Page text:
“Do you want to allow the following program to make changes to this computer?”
Any Windows user has probably seen more than his or her fair share of prompts like these.
It may be annoying at times but this is part of the User Account Control (UAC) security system of Windows XP through Windows 10. It prevents programs and processes from making unauthorized changes to your computer without approval from an administrator.
It’s vital that you leave this enabled so you’ll have another level of protection against malicious software that’s attempting to do system-wide modifications to your machine. Without UAC prompts, malware can automatically make changes to your PC unhindered.
But is Windows UAC reliable? Not exactly says security researcher Matt Nelson. According to Threatpost, he found an exploit that could totally bypass UAC and run high-level commands including malicious scripts without leaving any trace nor evidence.
Since this exploit does not involve any malware installed nor any files dropped, Nelson says that not even security solutions like antivirus software could detect this type of attack.
The vulnerability he discovered is in Windows’ own Event Viewer, the feature that lets users review system event logs. He exploited this process (eventvwr.exe) to hijack the Microsoft Management Console via registry processes and then launch a Powershell session.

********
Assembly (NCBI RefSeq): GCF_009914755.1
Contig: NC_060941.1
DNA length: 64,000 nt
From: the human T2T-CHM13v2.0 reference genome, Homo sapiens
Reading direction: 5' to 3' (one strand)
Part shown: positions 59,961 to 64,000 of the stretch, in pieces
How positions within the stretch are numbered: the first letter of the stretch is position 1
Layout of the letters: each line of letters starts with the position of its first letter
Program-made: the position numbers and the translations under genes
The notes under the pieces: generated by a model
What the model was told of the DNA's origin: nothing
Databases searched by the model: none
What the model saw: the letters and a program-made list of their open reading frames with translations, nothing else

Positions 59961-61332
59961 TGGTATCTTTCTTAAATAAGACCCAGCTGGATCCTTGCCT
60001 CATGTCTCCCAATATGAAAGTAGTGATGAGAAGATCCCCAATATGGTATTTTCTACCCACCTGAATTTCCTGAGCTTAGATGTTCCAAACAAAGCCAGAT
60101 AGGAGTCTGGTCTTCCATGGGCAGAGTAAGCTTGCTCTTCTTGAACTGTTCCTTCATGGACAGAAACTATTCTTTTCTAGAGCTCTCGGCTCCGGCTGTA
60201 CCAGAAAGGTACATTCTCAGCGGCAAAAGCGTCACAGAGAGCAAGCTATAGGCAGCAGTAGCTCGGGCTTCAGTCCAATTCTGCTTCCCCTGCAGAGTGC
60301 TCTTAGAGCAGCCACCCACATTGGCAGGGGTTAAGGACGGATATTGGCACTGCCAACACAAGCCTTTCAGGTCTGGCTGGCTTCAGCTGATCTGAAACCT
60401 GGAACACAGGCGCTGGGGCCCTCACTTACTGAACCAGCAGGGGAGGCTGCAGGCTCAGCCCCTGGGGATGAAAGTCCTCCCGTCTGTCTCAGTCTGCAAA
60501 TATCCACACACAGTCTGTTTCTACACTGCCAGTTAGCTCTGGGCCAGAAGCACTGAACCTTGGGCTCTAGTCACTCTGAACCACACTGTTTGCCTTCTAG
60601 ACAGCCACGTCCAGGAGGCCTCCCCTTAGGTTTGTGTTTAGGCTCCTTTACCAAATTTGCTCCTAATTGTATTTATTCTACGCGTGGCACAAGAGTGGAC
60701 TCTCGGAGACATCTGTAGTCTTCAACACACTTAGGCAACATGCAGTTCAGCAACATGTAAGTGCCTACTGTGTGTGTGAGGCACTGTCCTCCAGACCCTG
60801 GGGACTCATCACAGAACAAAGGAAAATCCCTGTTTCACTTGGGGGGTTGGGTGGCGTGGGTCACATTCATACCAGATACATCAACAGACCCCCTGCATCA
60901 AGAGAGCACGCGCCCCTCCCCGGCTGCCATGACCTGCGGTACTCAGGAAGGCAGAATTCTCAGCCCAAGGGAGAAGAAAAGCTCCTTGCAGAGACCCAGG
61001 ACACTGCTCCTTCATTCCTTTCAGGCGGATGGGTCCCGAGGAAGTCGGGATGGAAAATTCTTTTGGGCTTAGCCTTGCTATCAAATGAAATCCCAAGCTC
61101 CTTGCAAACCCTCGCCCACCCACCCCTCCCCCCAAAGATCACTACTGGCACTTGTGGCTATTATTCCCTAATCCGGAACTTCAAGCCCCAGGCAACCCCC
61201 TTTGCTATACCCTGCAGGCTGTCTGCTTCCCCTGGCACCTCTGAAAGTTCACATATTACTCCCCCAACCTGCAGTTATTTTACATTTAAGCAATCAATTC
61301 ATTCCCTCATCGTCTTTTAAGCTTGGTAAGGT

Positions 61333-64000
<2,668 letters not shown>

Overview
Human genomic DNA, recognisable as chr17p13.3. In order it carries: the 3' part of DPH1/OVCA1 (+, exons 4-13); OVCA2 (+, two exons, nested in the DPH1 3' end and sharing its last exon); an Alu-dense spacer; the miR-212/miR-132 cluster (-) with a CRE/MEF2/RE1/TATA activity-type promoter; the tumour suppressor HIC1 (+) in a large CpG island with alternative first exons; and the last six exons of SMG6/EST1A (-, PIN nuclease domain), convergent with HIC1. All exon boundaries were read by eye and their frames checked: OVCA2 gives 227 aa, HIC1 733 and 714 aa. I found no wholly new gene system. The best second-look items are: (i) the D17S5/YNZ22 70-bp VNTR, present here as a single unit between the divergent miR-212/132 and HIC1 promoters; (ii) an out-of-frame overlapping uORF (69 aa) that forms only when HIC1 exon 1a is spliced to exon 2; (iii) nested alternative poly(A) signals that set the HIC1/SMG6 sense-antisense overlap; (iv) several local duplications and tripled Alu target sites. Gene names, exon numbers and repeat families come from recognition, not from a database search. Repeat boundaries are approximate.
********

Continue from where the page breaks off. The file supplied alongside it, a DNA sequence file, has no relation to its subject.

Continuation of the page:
Within Powershell, he could then run any arbitrary code he desires without leaving a single trace. Due to the nature of this attack, aside from antivirus and computer forensics tools, it may even slip through other system administrators undetected.
According to Nelson’s blog post:
“Due to the fact that I was able to hijack the process being started, it is possible to simply execute whatever malicious PowerShell script/command you wish. This means that code execution has been achieved in a high integrity process (bypassing UAC) without dropping a DLL or other file down to the file system. This significantly reduces the risk to the attacker because they aren’t placing a traditional file on the file system that can be caught by AV/HIPS or forensically identified later.”
He added that he already informed Microsoft about this flaw but he was told that UAC exploits such as this are not critical enough and do not need patching.
It’s a sound argument from Microsoft since this particular exploit requires the attacker to already have control of the target machine, meaning it is already compromised in the first place.
Microsoft told Threatpost via a spokesperson statement that it’s “not a vulnerability but a method of bypassing a defense-in-depth feature.” Since it is a post-exploit technique they recommend that “customers follow best practices and not run machines in administrator mode full-time” to prevent this method of attack.
It is still a valid concern though since this technique does not require any files like DLLs or process injections to bypass the UAC. This could be an attack that hackers could build on in the future and it may be a springboard for other traceless malware attacks.
As for preventing this exploit, Nelson recommends that Windows system administrators set the UAC level to “Always Notify,” and quite obviously, remove the attacker from the local administrators’ security group.